States weigh benefits, risks of drilling in parks
COLUMBUS, Ohio — State parks aren’t just for hiking, camping and other recreation anymore. Increasingly, these lands are being used for oil and gas drilling as budget-strapped states seek new sources of revenue.
As they allow more energy exploration in state parks — in some cases by reversing previous bans — lawmakers are being met with resistance from environmentalists and park officials.
Opponents of the drilling say it raises troubling questions about acceptable uses of publicly shared land — even when new technology allows rigs positioned outside park boundaries to reach petroleum pockets deep beneath the parks by drilling horizontally.
Sean Logan, director of the Ohio Department of Natural Resources, said parks get 40 percent of their money from fees related to camping, boating, beach access and other recreational activities. If drilling affects the panoramas or the noise level, these other revenue sources could start suffering, he said.
Drilling is still barred in national parks. But the reversal of some state bans coincides with efforts to expand exploration in other previously off-limits locations: offshore in coastal states, near Aztec ruins in New Mexico and in some urban parks.
Arkansas has signed a lease allowing drilling to begin under Woolly Hollow State Park. Pennsylvania saw its first drilling on state park property this spring.
In July, a circuit court judge in West Virginia ruled against the state environmental protection agency’s attempt to block drilling under Chief Logan State Park. The first well in Living Desert Zoo and Gardens State Park in Carlsbad, N.M., was drilled in 2007.
The U.S. Geologic Survey monitors oil and gas activity nationally, though no organization tracks drilling that falls within the boundary of state parks, or how much oil and gas can be pulled from that land.
In western New York, retiree Jay Wopperer is fighting a proposal to drill in Allegany State Park, 65,000 acres of forested valleys south of Buffalo.
“I don’t oppose drilling,” said Wopperer, of Clarence, N.Y., who has led the Audubon Society’s bird hikes in Allegany for 10 years. “But there are plenty of other places to drill in western New York. This is the people’s park.”
To drill, roughly two acres are cleared of trees and vegetation. Gravel roads are also required to access drilling masts about 120 feet high. Producers have in some cases put mufflers on machinery and reduced other noises, but there are still trucks and other related sounds.
Backers say that wellheads and nature trails can coexist, in part because of new technology reduces the environmental footprint of drilling operations.
In Ohio’s Salt Fork State Park, much of the work would be by directional drilling, a technique that involves entering the surface at one location, making an underground turn and tunneling sometimes for miles underground to reach oil or natural gas pockets.
“You probably wouldn’t even notice the drilling rigs. It’s very, very environmentally sensitive and, at the same time, would produce a huge amount of revenue,” said state Sen. Keith Faber, who is pushing a proposal to allow the first-ever drilling in Ohio state parks.
A state committee puts Ohio’s estimated take from new drilling as high as $5 million a year. Ohio, with 11 percent unemployment and among the worst foreclosure rates in the country, needs the cash to offset declining tax revenues.
Ohio is not alone.
According to the latest figures from the nonpartisan Center on Budget and Policy Priorities, state budgets face a combined $163 billion shortfall in fiscal year 2010 even after making billions in cuts.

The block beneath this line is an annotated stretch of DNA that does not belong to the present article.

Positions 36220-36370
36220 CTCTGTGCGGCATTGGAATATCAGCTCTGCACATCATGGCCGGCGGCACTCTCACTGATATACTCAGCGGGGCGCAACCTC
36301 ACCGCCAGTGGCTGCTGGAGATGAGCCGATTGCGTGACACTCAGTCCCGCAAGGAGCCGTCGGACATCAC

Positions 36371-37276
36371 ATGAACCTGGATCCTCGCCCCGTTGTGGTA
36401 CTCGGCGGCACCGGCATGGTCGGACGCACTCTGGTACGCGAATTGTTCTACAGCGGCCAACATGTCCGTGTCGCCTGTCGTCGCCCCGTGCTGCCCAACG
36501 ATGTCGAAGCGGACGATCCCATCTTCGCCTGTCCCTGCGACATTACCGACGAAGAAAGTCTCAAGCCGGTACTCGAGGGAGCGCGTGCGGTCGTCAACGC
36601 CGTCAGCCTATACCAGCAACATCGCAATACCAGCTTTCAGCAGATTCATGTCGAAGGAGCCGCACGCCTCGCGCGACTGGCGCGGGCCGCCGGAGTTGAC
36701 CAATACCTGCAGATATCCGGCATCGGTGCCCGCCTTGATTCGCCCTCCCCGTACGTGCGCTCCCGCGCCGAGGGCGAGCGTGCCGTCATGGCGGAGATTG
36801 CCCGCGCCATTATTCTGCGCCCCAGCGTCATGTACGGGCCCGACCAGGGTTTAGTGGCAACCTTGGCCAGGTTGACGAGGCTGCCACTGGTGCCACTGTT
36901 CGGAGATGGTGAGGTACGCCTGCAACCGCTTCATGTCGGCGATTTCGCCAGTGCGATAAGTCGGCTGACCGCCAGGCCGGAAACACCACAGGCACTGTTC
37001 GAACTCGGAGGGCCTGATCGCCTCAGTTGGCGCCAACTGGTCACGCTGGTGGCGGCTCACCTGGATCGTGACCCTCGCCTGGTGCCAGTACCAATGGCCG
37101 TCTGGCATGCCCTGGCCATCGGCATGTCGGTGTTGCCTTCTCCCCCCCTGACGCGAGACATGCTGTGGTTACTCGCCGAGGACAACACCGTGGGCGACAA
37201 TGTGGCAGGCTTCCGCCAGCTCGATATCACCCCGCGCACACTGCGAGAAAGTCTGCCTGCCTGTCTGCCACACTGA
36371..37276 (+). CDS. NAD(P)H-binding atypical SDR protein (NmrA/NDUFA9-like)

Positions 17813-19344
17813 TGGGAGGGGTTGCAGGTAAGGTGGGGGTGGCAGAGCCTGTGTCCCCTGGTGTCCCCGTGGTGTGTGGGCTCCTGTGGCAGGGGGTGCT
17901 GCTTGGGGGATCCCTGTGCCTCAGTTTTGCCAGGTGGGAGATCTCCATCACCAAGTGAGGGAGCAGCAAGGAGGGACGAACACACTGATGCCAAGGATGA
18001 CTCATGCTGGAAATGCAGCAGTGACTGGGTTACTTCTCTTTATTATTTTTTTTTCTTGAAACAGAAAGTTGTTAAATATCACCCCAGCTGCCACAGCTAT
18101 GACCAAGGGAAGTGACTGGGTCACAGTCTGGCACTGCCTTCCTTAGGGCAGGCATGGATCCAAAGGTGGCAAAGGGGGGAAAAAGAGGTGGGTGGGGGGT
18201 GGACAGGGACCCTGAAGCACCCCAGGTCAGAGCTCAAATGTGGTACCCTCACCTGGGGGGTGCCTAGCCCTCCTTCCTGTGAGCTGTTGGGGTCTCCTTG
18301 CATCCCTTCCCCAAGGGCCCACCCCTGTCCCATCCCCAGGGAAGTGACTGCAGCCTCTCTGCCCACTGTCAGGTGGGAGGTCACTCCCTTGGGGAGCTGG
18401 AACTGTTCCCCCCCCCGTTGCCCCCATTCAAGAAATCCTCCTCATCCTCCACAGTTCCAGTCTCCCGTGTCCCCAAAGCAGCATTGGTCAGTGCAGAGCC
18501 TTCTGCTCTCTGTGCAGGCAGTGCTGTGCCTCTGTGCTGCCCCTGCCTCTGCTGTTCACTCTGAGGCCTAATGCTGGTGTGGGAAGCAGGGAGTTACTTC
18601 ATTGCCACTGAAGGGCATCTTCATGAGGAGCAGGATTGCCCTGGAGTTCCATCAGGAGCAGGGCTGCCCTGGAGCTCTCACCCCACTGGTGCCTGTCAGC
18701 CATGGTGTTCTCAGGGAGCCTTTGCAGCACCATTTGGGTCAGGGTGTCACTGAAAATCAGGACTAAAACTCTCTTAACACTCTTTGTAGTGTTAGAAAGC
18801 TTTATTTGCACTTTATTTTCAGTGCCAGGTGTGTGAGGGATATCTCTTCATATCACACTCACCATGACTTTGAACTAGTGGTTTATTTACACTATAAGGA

The money from drilling won’t cure state shortfalls, but every office is being asked to find new revenue or face cuts, including parks.
Arkansas parks director Greg Butts said his state received about $200,000 in initial bonus payments by signing the deal allowing natural gas directional drilling under Woolly Hollow, cradled in the Ozark foothills. The lease doesn’t allow drilling on park property.
On land sitting above massive natural gas reserves like the Marcellus shale, which spreads over four states including Ohio, new drilling techniques have created a lot more opportunities for companies like Oklahoma City-based Chesapeake Energy Corp.
“In our home state, in fact, one of our larger royalty owners is the Oklahoma Department of Wildlife Conservation,” said spokesman Jim Gipson. “Many public entities are seeing that there is significant opportunity to create economic value from natural gas resource development while simultaneously protecting the environment.”
Some states have balked, with lawmakers in Kentucky and Ohio allowing state-park drilling proposals to die this year. Looking solely at proceeds from drilling, some say, is missing the bigger picture and the greater harm.
In Pennsylvania, however, a state ban on surface drilling in state parks was unable to thwart private drilling in Goddard State Park because the company, Pittsburgh-based Vista Resources, owns the mineral rights.
Most state park directors still see drilling as contrary to their mission of leaving the land as pristine as possible, said Philip McKnelly, executive director of the National Association of State Park Directors.
Once that line is crossed, park officials say, there is no going back.
Right now, there is a huge glut of natural gas because of the recession and the new drilling techniques. Prices have plunged as a result. There is apprehension from some park directors that with any economic rebound, the pressure to drill on public lands will only grow stronger.
Associated Press writers Stephen Majors in Columbus and news researcher Monika Mathur in New York contributed to this report.
On The Net:
National Association of State Park Directors: www.naspd.org
Interstate Oil and Gas Compact Commission: www.iogcc.state.ok.us